At my launch event, I was lucky to be joined about a number of great speakers, who don’t often tour the conference circuit despite being heavily involved with aspects of topics which interest me in dementia.
I’d like to thank Majidur Rahman, a friend of mine from when I did my MBA 2011-3. Majidur meticulously archived the event in the film below in his rôle at Aleph Productions. Whilst it comes in at about 200 minutes, I hope you agree it provides a wonderful, illustration of what can happen when people come together with individual concerns and hopes.
I’d also like to thank Kate Swaffer, who kindly gave up time to see us all and to lead the discussion at the end of the day. Kate is CEO of Dementia Alliance International, the partner group of Alzheimer’s Disease International. For me, too much of what is not good in commissioning dementia is the obsession with unsound metrics. For example, whether or not you change hearts or minds in newspaper articles by saying or not ‘dementia victims’ in large font as the headline might not be covered with the overall number of ‘Dementia Friends’.
And special thanks to Lisa Rodrigues CBE – personal friend, personal inspirational mentor, fierce advocate for health – who hosted the whole afternoon for me brilliantly.
I agree with the need for public education about dementia, articulated well in the only English dementia strategy ‘Living well with dementia’ (Department of Health, 2009). I do, however, think it inappropriate to equate a multi-million pound intensely professionally marketed product, where the scripting of sessions is not only inflexible but also intransigent, with a ‘social movement’.
Measuring the wrong outcome is of course, whisper it, a cardinal sin. The ‘impact’ of dementia rights is not how many placards you can hold up saying you ‘like rights’ (in no way reversing the closure of law centres which happened around the time of the David Cameron Dementia Challenge 2012). It would, however, be relevant whether the national government listens to professional concerns over the alleged offences in the United Nations Convention on Rights for People with Disabilities (UNCRPD). Or whether the Care Quality Commission cares seriously about abuses in degrading treatment, privacy or liberty as actionable abuses of human rights.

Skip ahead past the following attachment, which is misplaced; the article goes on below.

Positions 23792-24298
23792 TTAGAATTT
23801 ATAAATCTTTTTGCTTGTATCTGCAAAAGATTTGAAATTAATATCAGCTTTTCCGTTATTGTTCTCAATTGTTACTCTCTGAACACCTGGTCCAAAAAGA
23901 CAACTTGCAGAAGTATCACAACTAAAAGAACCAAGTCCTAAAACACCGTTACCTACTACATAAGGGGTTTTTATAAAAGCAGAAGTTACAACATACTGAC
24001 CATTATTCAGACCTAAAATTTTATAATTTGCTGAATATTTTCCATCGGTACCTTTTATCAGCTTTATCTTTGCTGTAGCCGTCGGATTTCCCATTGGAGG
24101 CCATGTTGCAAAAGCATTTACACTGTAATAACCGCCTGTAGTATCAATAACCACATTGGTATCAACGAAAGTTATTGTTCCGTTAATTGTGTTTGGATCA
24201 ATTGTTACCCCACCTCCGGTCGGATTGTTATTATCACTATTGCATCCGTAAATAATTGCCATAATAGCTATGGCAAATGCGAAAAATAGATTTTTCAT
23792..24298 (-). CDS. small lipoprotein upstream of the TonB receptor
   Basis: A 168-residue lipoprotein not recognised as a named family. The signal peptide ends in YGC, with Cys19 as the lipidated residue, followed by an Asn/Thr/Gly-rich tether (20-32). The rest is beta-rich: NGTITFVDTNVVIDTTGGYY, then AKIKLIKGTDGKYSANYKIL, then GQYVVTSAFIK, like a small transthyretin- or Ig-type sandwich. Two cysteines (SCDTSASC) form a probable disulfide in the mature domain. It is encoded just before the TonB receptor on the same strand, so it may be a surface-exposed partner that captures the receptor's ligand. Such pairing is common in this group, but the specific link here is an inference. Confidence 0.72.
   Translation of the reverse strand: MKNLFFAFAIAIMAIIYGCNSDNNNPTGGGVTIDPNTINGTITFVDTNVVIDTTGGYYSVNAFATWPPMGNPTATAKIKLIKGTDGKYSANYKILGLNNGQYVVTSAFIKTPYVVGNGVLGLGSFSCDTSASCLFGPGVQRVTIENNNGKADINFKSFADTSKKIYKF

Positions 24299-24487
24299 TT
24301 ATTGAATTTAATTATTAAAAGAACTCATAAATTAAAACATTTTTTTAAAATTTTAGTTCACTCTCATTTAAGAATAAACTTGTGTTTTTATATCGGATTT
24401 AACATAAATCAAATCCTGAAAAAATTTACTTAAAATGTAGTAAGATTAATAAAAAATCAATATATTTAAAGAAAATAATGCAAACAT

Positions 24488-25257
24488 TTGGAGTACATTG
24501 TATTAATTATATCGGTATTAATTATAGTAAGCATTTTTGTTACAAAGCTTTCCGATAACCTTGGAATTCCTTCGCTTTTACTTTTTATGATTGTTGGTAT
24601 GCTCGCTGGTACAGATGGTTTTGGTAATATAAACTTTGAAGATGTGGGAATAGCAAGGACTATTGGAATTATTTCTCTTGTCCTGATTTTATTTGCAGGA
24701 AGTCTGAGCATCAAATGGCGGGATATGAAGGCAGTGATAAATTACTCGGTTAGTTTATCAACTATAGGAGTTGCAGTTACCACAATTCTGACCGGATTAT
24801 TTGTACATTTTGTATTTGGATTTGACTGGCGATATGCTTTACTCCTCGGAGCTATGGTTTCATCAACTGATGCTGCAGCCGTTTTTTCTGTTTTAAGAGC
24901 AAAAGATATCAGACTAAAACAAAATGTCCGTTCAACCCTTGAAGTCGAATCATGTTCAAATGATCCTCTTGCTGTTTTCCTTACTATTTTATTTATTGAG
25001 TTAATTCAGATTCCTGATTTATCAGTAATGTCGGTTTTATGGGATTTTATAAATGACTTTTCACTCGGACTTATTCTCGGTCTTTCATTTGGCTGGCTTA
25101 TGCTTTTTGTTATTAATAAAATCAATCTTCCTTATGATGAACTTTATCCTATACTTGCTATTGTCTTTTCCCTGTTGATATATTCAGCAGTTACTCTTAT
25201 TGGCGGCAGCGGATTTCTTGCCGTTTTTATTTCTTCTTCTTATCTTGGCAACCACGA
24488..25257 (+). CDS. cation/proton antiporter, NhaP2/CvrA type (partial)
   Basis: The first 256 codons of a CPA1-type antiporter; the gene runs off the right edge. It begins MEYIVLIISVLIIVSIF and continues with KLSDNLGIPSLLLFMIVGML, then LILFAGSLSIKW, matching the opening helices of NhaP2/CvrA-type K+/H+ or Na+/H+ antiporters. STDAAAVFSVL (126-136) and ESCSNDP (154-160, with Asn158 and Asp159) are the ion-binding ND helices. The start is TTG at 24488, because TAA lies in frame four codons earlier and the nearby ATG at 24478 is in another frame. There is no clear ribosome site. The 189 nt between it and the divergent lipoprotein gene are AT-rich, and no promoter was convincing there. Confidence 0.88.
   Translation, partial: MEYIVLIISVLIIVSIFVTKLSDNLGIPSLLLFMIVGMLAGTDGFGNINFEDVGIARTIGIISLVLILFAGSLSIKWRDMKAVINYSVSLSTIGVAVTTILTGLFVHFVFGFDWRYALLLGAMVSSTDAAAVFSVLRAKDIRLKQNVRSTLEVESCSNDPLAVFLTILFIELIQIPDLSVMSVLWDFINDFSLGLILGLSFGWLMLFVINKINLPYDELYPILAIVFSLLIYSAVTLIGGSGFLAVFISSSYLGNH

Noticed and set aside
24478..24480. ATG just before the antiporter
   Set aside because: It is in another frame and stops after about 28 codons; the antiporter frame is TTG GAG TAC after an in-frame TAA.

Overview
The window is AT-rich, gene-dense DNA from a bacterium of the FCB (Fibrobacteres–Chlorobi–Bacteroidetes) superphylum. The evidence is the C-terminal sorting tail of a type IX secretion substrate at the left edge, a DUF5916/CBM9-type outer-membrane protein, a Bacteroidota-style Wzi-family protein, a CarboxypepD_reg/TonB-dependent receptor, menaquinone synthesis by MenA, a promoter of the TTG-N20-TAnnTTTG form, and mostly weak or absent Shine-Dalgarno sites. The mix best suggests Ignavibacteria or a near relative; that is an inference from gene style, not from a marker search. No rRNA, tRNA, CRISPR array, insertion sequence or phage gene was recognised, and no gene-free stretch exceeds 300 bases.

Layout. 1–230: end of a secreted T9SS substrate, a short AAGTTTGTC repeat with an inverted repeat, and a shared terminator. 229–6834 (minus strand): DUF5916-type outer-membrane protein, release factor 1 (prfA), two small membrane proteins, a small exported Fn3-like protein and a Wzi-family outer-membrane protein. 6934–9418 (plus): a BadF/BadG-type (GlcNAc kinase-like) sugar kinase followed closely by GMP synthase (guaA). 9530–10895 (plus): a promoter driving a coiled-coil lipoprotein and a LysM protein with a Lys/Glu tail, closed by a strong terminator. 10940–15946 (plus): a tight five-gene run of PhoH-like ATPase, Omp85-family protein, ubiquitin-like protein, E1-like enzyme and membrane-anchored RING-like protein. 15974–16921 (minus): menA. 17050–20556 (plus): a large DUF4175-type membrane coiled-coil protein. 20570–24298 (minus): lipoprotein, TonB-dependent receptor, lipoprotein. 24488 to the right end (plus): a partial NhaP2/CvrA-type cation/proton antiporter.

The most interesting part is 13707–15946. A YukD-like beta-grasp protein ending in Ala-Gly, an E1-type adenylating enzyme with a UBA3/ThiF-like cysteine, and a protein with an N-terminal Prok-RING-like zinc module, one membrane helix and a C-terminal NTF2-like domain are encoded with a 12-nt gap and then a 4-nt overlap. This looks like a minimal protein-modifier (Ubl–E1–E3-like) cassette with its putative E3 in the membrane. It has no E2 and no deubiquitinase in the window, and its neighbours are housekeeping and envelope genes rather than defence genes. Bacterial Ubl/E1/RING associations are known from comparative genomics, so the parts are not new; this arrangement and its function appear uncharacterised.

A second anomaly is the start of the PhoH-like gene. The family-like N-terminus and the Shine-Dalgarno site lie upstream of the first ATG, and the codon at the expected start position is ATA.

I would like to suggest something now deeply politically incorrect now. You do need ‘experts’ to help make the case that ‘supported decision making’ for dementia might be abuse of the UNCRPD. Such arguments could be and should be coming from DAI as they negotiate policy at the world stage viz United Nations or World Health Organization.
Likewise, the success of empowerment and engagement cannot be necessarily gauged by the number of local groups run, the number of policy groups ‘influenced’ or the number of harmonised facilitation sessions executed according to strict guidelines. This for me is a triumph of market-led process over outcomes leading to the potential of high quality care.
I hope that you can find time to listen to our video above. It wasn’t “commissioned”, or “budgeted for”, and does not have “outcomes” which need “evaluating”, but it does convey the notion that some things fall outside of the scope of a dementia industry.
I have no doubt about the ‘feel good factor’ for these annual conferences. And I think it’s terrific that the #Dementia2020 organisers went out of their way a number of free places available. But these are the same speakers with the same tired messages with the same glaring omissions – for me only, but everyone’s different.
Here’s to a happy time for me earlier this year.